- Whether the pressure involves impressive teammates or beating their own best time, challenge them to perform to their best ability, but remind them that sometimes you can work hard at something for a long time and still not master it.
Be a positive role model by being physically active.Being physically active yourself is the most direct way of encouraging your child to value practicing a sport and being active in general. You’re your child that everyone, from kids to adults, has to keep doing something over and over again in order to become successful. In addition to leading with your actions, explain how every muscle and every skill needs to be exercised.
Show your interest in the sport or sports your child plays.You don’t need to be a pro in order to help them stay motivated to develop their own skills. Practice together whenever you can. Spend time on the weekends together practicing, or schedule a few times during week.
- Go and see games together. Look for professional, college, high school, or whatever level of competition is available in your town.
Encourage your child to try out several different sports.Some coaches prefer that kids specialize in a sport early, but it’s best to let your child try out a number of different activities, even into their teenage years. If they enjoy being active, sampling a variety will help them get to know themselves, what they like, and what their best abilities are.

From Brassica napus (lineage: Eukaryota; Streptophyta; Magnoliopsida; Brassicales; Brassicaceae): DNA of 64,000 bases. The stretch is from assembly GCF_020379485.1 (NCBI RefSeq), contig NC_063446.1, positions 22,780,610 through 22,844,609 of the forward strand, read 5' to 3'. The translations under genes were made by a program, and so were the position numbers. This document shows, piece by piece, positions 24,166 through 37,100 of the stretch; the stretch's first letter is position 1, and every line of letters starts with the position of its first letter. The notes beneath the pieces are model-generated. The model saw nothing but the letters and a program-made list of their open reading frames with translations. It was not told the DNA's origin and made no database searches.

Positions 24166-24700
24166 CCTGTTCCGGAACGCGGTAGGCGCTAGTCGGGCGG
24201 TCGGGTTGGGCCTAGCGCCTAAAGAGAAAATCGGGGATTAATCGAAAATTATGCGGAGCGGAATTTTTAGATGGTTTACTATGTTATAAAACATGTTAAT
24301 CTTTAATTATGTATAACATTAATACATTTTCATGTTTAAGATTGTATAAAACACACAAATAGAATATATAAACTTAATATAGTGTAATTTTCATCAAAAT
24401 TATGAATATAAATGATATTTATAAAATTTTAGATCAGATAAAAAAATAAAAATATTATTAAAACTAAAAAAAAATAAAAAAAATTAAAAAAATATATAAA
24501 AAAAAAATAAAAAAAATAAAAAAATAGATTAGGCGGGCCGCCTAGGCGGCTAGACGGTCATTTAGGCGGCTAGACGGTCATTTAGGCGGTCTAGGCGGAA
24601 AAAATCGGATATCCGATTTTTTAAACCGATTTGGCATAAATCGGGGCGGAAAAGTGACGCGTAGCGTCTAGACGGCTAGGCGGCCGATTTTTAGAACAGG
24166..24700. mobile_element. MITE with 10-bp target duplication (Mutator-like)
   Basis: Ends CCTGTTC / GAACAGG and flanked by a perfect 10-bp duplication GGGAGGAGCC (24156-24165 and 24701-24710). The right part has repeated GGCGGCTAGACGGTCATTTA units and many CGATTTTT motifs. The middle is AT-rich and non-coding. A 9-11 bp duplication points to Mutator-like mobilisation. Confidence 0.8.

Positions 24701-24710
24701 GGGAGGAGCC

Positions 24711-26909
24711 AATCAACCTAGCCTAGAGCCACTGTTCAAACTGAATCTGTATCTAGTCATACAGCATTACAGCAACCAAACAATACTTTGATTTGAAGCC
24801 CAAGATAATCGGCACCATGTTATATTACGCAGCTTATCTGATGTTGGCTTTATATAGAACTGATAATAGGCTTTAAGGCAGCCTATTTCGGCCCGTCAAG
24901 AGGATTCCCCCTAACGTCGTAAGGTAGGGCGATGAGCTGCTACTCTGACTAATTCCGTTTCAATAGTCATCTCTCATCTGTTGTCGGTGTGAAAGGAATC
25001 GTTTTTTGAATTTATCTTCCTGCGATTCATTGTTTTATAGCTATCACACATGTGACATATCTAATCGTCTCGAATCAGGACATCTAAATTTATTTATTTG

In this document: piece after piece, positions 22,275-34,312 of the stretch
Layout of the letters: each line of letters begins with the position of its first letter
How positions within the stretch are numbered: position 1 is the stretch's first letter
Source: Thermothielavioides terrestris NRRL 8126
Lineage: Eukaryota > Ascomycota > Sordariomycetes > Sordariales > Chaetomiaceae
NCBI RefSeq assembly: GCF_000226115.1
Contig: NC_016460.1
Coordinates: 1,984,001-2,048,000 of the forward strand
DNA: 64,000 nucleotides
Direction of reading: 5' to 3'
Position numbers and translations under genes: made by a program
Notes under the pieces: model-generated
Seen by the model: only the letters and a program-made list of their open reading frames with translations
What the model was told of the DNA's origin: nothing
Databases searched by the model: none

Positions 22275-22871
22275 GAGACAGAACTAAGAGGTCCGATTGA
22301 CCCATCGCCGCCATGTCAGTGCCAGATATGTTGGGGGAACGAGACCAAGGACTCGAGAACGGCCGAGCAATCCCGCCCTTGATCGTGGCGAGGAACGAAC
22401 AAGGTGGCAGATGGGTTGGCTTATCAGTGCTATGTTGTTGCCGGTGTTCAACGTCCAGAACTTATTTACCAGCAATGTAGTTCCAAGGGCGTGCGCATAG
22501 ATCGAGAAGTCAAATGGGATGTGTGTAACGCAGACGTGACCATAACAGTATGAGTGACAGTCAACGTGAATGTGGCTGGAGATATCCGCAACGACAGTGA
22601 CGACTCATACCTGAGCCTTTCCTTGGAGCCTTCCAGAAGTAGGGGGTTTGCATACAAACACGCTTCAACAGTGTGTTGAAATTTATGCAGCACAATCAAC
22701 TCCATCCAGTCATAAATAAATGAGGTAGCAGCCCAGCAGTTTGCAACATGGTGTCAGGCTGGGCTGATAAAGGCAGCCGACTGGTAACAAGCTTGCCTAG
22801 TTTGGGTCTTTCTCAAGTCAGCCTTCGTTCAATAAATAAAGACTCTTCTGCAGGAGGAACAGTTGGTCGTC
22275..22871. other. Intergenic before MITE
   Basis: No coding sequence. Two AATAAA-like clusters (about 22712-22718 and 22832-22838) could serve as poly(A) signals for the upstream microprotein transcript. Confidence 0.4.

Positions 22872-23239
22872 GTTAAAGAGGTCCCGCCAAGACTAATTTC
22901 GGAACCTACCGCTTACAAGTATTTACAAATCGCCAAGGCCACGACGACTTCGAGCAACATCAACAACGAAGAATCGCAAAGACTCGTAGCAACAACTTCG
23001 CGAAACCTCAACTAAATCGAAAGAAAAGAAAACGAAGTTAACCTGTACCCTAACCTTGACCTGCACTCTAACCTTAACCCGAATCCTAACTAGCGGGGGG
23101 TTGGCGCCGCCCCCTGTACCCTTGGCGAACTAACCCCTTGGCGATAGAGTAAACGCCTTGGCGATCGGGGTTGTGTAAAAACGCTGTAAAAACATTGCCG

- In addition to finding out what they’re good at, trying out different sports is also healthier, typically exercises different muscle groups, and puts them at a lesser risk of injury.
- You might also try checking in regularly with your child to see if they still enjoy the sport. Try asking questions like, "How's basketball going?" "Do you still have fun at the games?" and "Do you still like your teammates and coach?" If your child says they are not enjoying the sport any more, then you might suggest trying something new once the season is over.
- Make sure that you also express acceptance if your child just doesn't like the sport. For example, you might say something like, "That's okay. There are some sports that I don't like too. You'll find your thing!"
Try not to overdo it or put on too much pressure.While it’s great to encourage your child to participate in several different sports and to spend a lot of time practicing, it’s important to remain balanced. Keep an eye on how much time they spend practicing or how much energy they put into one thing. Remember, school, homework, free time with friends, personal or down time at home, and quality time with family are just as important as practicing for a big game.